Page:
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Copy of Michael Castelle (Assistant Professor)

Michael Castelle (Assistant Professor)

My research is at the intersection of the economic sociology of markets and platforms, the history of late 20th-century computing, and science and technology studies. I am interested in the use of sociological, anthropological, historical, and semiotic perspectives in recontextualizing and understanding contemporary technological practices, from databases and distributed systems to machine learning and artificial intelligence. My dissertation project, “Transaction and Message: From Database to Marketplace, 1970-2000” examines the intertwined historical and sociotechnical development of database systems, on-line transaction processing, and asynchronous messaging middleware, which together compose the primary software infrastructure of today’s marketplace platforms.

Academic Profile

I have an multidisciplinary academic background in sociology, computer science, and computational neuroscience/neurology. My graduate work was in the Department of Sociology at the University of Chicago, where I taught a course entitled “Computing and Society”, as well as a long-running introductory programming course for graduate students (using Python and R). I was also a teaching assistant for courses on science and society, content analysis, globalization, and consumption. I received a Bachelor of Science in Computer Science from Brown University, where I served as head teaching assistant in courses in operating systems and algorithmic animation. I have also worked as a software developer and consultant in various industries, including open-source civic technology, e-commerce for music, visualization of neurological data, 3D animation software, and massively-multiplayer role-playing games.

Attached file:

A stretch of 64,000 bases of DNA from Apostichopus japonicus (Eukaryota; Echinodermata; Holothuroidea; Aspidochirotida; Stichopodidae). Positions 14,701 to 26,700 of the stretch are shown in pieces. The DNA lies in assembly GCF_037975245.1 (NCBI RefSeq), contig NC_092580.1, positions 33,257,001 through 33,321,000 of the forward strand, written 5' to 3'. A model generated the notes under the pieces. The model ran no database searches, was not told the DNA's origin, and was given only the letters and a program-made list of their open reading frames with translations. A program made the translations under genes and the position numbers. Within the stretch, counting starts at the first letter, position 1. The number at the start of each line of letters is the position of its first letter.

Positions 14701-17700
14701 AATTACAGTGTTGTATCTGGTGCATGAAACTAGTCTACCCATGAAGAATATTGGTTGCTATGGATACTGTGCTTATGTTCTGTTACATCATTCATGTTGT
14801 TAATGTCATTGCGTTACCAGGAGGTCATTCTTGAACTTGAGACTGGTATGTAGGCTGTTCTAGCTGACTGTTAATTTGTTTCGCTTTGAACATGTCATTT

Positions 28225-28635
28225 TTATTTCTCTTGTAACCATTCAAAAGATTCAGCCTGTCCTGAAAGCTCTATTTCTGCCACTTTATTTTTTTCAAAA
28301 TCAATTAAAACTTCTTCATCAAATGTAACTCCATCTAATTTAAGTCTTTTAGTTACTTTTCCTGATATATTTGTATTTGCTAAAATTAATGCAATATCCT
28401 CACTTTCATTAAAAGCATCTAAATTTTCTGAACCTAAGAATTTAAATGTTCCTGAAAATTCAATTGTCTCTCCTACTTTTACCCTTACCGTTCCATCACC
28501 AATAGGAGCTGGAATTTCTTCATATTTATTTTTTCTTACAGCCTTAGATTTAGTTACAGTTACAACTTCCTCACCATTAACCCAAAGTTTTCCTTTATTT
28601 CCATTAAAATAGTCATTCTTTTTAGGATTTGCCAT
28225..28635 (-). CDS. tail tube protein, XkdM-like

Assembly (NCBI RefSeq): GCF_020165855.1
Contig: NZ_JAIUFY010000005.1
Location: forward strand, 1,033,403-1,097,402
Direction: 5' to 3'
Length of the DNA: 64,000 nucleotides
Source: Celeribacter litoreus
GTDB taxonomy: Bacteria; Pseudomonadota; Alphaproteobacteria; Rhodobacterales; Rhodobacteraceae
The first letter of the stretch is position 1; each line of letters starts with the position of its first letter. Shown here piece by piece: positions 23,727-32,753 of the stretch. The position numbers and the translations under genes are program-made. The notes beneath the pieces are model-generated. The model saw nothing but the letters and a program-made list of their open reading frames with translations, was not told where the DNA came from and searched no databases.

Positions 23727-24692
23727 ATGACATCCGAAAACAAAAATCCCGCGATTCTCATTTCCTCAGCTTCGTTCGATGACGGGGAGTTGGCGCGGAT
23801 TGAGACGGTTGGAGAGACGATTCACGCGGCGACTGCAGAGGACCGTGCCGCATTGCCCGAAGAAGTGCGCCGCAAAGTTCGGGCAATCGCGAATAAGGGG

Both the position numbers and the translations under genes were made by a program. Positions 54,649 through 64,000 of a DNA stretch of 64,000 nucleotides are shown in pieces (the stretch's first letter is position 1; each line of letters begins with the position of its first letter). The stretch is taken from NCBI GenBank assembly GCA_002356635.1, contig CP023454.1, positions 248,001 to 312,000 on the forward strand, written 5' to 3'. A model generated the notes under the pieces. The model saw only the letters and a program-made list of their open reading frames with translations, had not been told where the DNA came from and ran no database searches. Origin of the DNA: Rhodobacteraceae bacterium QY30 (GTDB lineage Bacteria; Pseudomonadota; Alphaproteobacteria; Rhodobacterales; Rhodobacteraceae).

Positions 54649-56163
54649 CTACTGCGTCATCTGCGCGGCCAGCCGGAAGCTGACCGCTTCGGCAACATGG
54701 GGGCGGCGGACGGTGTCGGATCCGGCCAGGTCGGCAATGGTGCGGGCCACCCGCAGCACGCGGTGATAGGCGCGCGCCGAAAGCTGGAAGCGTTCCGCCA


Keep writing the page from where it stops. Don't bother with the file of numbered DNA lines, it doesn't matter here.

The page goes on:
IM931 Interdisciplinary Approaches to Machine Learning

QS906 Big Data: Hype or Revolution?


“Social Theory for Generative Networks (and Vice Versa)”, September 2018.

“Deep Learning as an Epistemic Ensemble”, September 2018.

Selected Publications

"The Social Lives of Generative Adversarial Networks" (Extended Abstract). ACM Conference on Fairness, Accountability, and Transparency (FAT*) 2020. Preprint of full version available here.
"Middleware's Message: The Financial Technics of Codata", Philosophy & Technology, 2019.
"The Linguistic Ideologies of Deep Abusive Language Classification", Empirical Methods in Natural Language Processing (EMNLP) Abusive Language Workshop, 2018.
"Transaction and Message: From Database to Marketplace, 1970-2000", Ph.D. dissertation, University of Chicago, 2017.
"Making Markets Durable: The Transaction Concept in Finance", 2018. Working paper available upon request.
"Marketplace platforms or exchanges? Financial metaphors for regulating the collaborative economy", 2016. Economic Sociology: The European Electronic Newsletter, vol. 17, no.3.
"Where do Electronic Markets Come From? Regulation and the Transformation of Financial Exchanges", 2016. (with Yuval Millo, Daniel Beunza, and David Lubin), Economy and Society, vol. 45, no. 2.
"Relational and Non-Relational Models in the Entextualization of Bureaucracy". Computational Culture: a Journal of Software Studies No. 3, November 2013.

Michael Castelle (Assistant Professor)


Centre for Interdisciplinary Methodologies
University of Warwick

Email: M dot Castelle dot 1 at warwick dot ac dot uk
Tel: +44 (0)24 761 51758

2019-2020 Spring Term Office Hours: Friday 3pm-5pm